Now that France has officially joined the party in Syria in an effort to avenge the 130 people who lost their lives in Islamic State’s brazen assault on Paris, the odds of World War III have increased exponentially.
Sure, The Kremlin has for now instructed the military to treat the French as “allies” and for the time being, Moscow’s pilots are writing “For Paris” on bombs, but as Tuesday’s “incident” between Turkish F-16s and a Russian Su-24 makes clear, crowded skies are dangerous skies, especially when there’s a significant amount of ambiguity surrounding what everyone is up to in Syria on a day to day basis.
Now that Russia has deployed the S-400s to Latakia and placed the Moskva guided missile cruiser equipped with S-300-like systems off the coast, anything that even looks like a threat to Russia’s air force will be “destroyed” and that, as WaPo noted on Wednesday, “has the potential to create headaches for Turkish and other aircraft in a U.S.-led coalition that are carrying out a separate airstrike campaign in Syria."
So, to the extent that the Paris attacks served to thaw tensions between Russia and the West, Turkey’s decision to shoot down an Su-24 means it was one step forward and two steps back.
Now, it appears the already crowded playing field is about to get more cramped as David Cameron, following up on comments made during meetings with Francois Hollande, is pushing British lawmakers to approve RAF strikes on ISIS. As Reuters reports, the PM “told lawmakers on Thursday it was time to join air strikes against Islamic State militants in Syria, saying Britain cannot ‘subcontract its security to other countries’”.
This is the second time Cameron has sought Parliament’s approval for strikes in Syria. He lost a vote in 2013.
This time around, the stakes are higher and the circumstances have changed. ISIS has proven resilient thanks in no small part to, i) what looks like a deliberate effort on the part of The Pentagon to avoid hitting Islamic State’s oil convoys, ii) the CIA’s continued support for the various rebel groups that have, for the better part of five years, ensured that the country remains completely unstable, and iii) support from Turkey, the Saudis, and Qatar.
"It is wrong for the United Kingdom to expect the aircrews of other nations to carry the burdens and the risks of striking ISIL in Syria to stop terrorism here in Britain," Cameron said.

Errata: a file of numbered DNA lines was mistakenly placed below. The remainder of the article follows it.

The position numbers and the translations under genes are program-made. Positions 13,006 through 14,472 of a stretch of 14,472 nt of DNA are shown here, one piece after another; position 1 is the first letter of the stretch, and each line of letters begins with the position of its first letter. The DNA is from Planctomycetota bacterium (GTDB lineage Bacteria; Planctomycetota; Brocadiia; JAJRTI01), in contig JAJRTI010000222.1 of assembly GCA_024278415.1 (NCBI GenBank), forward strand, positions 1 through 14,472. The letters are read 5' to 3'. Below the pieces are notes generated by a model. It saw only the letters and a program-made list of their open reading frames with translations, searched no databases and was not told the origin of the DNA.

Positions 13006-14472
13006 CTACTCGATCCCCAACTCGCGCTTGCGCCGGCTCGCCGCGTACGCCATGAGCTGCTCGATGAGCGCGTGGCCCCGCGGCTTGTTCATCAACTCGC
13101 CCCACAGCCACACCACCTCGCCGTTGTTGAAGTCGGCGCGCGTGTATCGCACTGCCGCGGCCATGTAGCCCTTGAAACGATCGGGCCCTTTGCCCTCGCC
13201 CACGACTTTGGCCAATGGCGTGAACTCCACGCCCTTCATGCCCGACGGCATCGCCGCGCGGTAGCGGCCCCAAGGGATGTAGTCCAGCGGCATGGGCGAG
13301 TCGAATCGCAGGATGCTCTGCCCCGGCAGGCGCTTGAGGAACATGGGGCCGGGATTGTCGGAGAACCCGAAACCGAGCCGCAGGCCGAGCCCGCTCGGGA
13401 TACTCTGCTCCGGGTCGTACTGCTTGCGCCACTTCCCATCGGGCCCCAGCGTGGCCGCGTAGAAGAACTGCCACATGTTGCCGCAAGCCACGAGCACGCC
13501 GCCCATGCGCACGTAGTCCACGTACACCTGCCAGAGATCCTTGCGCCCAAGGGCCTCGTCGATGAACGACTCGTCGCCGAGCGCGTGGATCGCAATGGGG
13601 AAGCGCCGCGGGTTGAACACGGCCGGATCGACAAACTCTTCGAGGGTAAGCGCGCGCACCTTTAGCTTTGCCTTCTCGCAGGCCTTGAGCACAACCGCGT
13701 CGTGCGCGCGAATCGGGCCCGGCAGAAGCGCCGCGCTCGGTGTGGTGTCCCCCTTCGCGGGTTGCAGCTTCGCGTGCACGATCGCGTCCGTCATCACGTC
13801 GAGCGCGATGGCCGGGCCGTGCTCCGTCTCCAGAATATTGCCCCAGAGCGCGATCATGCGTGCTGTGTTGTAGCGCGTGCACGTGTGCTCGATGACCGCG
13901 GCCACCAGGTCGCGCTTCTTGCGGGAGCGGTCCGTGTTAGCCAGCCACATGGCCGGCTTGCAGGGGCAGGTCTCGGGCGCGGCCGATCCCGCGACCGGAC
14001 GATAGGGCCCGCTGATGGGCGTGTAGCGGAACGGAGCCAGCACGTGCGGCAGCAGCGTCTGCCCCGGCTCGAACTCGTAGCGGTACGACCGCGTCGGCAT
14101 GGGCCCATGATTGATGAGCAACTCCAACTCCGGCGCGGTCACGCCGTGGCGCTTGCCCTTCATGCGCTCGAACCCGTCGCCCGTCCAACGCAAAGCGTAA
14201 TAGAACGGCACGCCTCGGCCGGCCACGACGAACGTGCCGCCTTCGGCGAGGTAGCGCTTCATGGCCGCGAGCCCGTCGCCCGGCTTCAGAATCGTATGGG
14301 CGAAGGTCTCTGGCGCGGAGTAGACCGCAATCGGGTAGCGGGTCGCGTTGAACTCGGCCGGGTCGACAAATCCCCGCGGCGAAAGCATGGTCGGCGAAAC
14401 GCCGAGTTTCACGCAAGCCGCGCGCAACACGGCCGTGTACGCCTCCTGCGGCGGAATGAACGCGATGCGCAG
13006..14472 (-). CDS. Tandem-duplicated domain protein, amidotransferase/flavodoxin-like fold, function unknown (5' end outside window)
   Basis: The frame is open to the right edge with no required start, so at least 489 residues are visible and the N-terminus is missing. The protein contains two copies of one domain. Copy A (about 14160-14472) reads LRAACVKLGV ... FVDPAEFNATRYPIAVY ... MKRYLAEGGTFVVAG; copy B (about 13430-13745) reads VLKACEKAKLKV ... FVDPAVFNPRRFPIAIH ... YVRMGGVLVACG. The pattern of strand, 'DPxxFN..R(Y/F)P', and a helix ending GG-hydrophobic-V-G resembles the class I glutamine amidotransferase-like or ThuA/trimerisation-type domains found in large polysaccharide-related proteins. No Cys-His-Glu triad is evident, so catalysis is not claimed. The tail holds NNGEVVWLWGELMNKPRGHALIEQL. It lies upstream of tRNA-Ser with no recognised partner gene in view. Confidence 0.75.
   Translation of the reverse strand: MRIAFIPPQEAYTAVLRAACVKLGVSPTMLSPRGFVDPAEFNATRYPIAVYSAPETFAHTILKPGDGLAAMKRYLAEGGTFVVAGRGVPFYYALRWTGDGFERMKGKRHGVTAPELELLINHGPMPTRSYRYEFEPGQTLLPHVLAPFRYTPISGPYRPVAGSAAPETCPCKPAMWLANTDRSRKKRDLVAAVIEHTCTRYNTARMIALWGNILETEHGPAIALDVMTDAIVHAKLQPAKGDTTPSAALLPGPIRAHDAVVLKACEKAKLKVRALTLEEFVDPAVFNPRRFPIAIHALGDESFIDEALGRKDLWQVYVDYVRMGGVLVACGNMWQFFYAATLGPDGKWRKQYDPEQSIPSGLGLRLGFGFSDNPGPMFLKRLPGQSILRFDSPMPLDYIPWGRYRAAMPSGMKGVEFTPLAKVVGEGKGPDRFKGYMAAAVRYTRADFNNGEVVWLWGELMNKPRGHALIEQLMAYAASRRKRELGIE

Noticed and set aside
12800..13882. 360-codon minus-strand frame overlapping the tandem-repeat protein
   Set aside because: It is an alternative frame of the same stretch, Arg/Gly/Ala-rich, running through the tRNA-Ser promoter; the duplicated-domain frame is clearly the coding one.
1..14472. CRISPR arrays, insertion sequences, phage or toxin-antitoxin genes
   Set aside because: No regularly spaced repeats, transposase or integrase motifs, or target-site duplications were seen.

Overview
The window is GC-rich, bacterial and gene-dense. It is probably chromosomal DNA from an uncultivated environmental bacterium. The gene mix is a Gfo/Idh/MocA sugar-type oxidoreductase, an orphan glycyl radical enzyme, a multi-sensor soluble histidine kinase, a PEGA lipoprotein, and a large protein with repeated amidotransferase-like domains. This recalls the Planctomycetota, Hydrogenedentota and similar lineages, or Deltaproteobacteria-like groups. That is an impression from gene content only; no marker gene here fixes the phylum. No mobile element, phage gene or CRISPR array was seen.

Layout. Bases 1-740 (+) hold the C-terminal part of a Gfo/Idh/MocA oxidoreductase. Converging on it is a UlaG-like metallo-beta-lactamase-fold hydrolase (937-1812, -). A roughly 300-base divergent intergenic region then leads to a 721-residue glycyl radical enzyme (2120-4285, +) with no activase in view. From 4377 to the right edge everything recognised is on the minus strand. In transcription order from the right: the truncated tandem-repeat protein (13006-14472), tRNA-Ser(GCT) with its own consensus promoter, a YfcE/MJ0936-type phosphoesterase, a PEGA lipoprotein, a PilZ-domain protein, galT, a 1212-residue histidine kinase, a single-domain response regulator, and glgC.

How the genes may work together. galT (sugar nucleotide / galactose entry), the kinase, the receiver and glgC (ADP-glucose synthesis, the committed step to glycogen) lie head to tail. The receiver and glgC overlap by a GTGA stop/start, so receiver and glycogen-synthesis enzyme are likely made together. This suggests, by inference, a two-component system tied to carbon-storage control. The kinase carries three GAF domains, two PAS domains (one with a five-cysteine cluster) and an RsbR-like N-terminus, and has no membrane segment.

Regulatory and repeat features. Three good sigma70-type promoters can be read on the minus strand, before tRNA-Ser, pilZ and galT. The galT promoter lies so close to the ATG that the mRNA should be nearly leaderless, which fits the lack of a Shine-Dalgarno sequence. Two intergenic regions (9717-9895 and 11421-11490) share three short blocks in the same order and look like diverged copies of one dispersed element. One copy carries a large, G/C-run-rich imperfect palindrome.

In a testament to how close Britain is to joining the fray, Labour leader Jeremy Corbyn will reportedly not use a party whip to influence MP’s decisions. "In these sort of issues of conscience it is better to allow MPs to make their own minds up," John McDonnell told BBC.
"I don't think this is a country that lets others like the French or the Americans defend our interests and protect us from terrorist organizations - we should contribute to that effort,” Finance minister George Osborne added, underscoring the perception that Britain’s military prowess is but a shadow of what it once was.
Cameron played down the idea that striking ISIS in Raqqa would increase the extent to which the group targets Britain. "He told MPs the UK was already a target for IS - and the only way to deal with that was to 'take action' now," BBC reports, adding that The Foreign Affairs Committee has said they'll be "no military intervention without a "coherent international strategy" on tackling IS and ending Syria's civil war."
Yeah, well good luck on that. There are two "strategies", one pursued by Russia and Iran, and the other by the US, Turkey, Saudi Arabia, and Qatar. Moscow and Tehran will simply destroy anyone and everyone battling the Assad government and that includes ISIS, while the US and its regional allies will continue to fund the FSA and, indirectly al-Qaeda while covertly doing what they can to ensure that strikes against ISIS don't cripple the group's ability to remain operational and effective in Syria and Iraq. France, frankly, is just flying around aimlessly dropping bombs wherever the US tells it to which is precisely what the UK will end up doing should they decide to get involved directly.
The problem here is that France and Britain are just bolt-on air forces. Unless and until the US decides to drop its support for the programs and countries that are arming and financing the FSA, al-Nusra, and ISIS, adding more planes will do nothing to aid in the fight against terror and will only make the airspace more crowded, making it even more difficult for the Russians to determine who is who and which planes represent a threat and which ones don't.
Finally, note that the tensions between Turkey and Russia will make the ongoing discussions in Vienna unbearable for Moscow and Ankara which means that any "progress" on a "political solution" probably crashed and burned with the Su-24 that went down near the Turkish border on Tuesday.
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Meanwhile, in Aleppo...
— Michael Horowitz (@michaelh992) November 26, 2015